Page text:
I found out, as my rich dad did, that I cannot tell anyone how to get rich. I now first ask people why they want to become rich. is a way.” For me, finding my will made finding my way possible. Without the will, the way woWithout a strong enough reason, even the easiest “how to get rich” approach will be too hard. There are many, many ways to get rich, but there are only a few personal reasons why you want to get rich. Find your why, and then you will find your how. As the old saying goes, “Where there is a will, there is a way.” For me, finding my will made finding my way possible. Without the will, the way would have been way too hard.
Studying with R. Buckminster Fuller, he talked about each of us having a purpose to be here on earth—a job to do. He talked about how each of us has a God-given gift and that it was our job to develop our gifts and give our gifts to the world. He was adamant that we weren’t here just to make money. He was certain humans were here on earth to create a world that worked for everyone, not just the rich or those born in Western countries.
Until I met Dr. Fuller, my life seemed meaningless, out of sync with the rest of the world. I was marching to the beat of a different drum. I had always been interested in money, ever since I was a little boy. But in my family, throughout school and into military service, to be interested in the subject of money was a sin, a taboo. It was a very dirty subject.
So for most of my life—except for the times I was with my rich dad—I rarely mentioned money as a subject I was interested in studying.
While I did want to be rich, I was just curious about this subject of money. I truly wanted to know why some people were rich and so many were poor.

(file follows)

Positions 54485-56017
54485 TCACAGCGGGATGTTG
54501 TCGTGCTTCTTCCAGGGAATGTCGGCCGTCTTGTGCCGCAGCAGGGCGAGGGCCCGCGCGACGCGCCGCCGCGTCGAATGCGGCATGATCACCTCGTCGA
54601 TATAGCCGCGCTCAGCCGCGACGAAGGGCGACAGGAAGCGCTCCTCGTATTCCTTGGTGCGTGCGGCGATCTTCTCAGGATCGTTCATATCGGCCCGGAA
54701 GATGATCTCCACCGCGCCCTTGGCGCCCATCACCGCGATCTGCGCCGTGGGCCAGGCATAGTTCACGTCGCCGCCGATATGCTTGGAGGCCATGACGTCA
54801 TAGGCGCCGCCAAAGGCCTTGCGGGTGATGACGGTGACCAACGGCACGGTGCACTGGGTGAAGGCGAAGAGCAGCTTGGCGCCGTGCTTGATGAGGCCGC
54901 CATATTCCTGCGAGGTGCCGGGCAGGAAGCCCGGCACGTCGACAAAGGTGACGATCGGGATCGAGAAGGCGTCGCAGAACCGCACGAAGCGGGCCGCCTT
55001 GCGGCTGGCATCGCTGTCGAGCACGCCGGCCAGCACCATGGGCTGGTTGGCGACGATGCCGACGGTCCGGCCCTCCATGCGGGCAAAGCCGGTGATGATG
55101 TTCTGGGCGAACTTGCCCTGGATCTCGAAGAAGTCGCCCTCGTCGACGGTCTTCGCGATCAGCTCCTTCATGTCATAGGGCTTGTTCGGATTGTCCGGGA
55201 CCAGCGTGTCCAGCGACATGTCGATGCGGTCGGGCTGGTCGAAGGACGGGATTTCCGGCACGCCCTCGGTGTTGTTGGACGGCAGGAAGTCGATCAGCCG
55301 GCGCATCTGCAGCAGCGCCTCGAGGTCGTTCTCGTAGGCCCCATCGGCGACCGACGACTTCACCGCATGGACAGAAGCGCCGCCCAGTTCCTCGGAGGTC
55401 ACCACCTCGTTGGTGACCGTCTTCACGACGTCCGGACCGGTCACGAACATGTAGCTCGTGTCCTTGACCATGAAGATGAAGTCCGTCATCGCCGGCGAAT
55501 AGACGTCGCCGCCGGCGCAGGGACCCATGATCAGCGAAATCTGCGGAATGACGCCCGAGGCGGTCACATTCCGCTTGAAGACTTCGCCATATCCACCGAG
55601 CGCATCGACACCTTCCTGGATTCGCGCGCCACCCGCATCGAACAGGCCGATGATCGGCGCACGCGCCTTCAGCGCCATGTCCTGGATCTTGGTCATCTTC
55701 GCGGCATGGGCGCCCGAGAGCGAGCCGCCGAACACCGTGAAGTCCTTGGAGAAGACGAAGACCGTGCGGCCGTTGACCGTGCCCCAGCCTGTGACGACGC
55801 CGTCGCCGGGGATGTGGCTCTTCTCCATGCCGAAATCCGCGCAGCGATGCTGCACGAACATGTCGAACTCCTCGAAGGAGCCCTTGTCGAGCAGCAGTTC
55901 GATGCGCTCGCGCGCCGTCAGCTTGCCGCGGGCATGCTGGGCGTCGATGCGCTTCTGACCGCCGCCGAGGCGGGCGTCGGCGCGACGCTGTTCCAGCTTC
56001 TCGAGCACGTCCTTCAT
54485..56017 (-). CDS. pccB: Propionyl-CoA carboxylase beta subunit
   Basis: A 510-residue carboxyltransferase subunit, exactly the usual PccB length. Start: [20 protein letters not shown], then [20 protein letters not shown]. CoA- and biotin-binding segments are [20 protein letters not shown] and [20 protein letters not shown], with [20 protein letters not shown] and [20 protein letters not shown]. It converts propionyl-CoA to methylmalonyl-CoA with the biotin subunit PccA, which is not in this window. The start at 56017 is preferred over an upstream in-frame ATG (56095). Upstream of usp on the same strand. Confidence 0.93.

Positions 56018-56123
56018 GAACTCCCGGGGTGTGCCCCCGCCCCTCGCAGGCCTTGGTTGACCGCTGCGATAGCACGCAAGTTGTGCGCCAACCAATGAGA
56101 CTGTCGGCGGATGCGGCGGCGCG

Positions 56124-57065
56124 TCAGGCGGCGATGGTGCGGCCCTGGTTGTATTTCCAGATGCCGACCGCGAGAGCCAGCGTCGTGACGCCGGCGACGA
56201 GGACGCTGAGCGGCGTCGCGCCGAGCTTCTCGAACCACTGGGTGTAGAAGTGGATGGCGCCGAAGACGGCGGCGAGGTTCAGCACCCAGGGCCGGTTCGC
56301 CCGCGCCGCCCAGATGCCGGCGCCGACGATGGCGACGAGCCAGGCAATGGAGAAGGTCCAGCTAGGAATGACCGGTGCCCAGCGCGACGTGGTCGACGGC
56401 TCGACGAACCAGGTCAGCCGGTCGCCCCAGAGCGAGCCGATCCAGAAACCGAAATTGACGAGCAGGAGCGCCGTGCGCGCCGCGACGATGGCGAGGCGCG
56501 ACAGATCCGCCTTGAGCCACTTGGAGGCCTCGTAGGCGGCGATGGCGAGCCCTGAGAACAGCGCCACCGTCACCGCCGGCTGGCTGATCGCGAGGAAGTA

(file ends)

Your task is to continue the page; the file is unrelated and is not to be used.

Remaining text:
I wanted to know why people like my dad claimed not to be interested in money, yet spent his life working for it and complaining that he never had enough of it.
I wanted to know why churches spoke out against the love of money and then pleaded with their congregations to put more money in the offering plate.
Define Your Wants and Don’t Wants
A reason is simply a combination of “wants” and “don’t wants.” My reason for getting rich began with my “don’t wants,” which defined my “wants.”
I don’t want to work all my life. I don’t want what my parents aspired for… job security and a house in the suburbs.
I don’t want to be an employee. I don’t want to be emotionally absent from my family and friends because I’m always working to make ends meet.
Out of these “don’t wants,” I developed my “wants.”
I want to be free to travel the world and to live the lifestyle I love. I want to be young when I do this. I want to be free financially. I want control over my time and my life. I want money to work for me.
Knowing Why Is Only Half the Work
If your reason isn’t strong enough, then the reality of the hard road ahead may be greater than your emotional reasons for getting rich.
I’ve faced many setbacks in my road to riches. I’ve lost a lot of money and seen many deals fall through. I wanted to be financially free by age 40, but it took me until I was 47, with many learning experiences along the way. But through it all, my reasons pulled me through.
Today is the day to determine your reason for getting rich. Make a list of your “don’t wants” and your “wants.” Make sure that your reason is strong and determined. If you find the right reason, I promise that you can find a way to get rich. But it all starts with you.
But that is only half the battle. You have to show up every day, even when you have setbacks. You have to put in the work. If you have a solid reason why you want to be rich and you’re willing to put in the work, you can attain your dreams.
Editor, Rich Dad Poor Dad Daily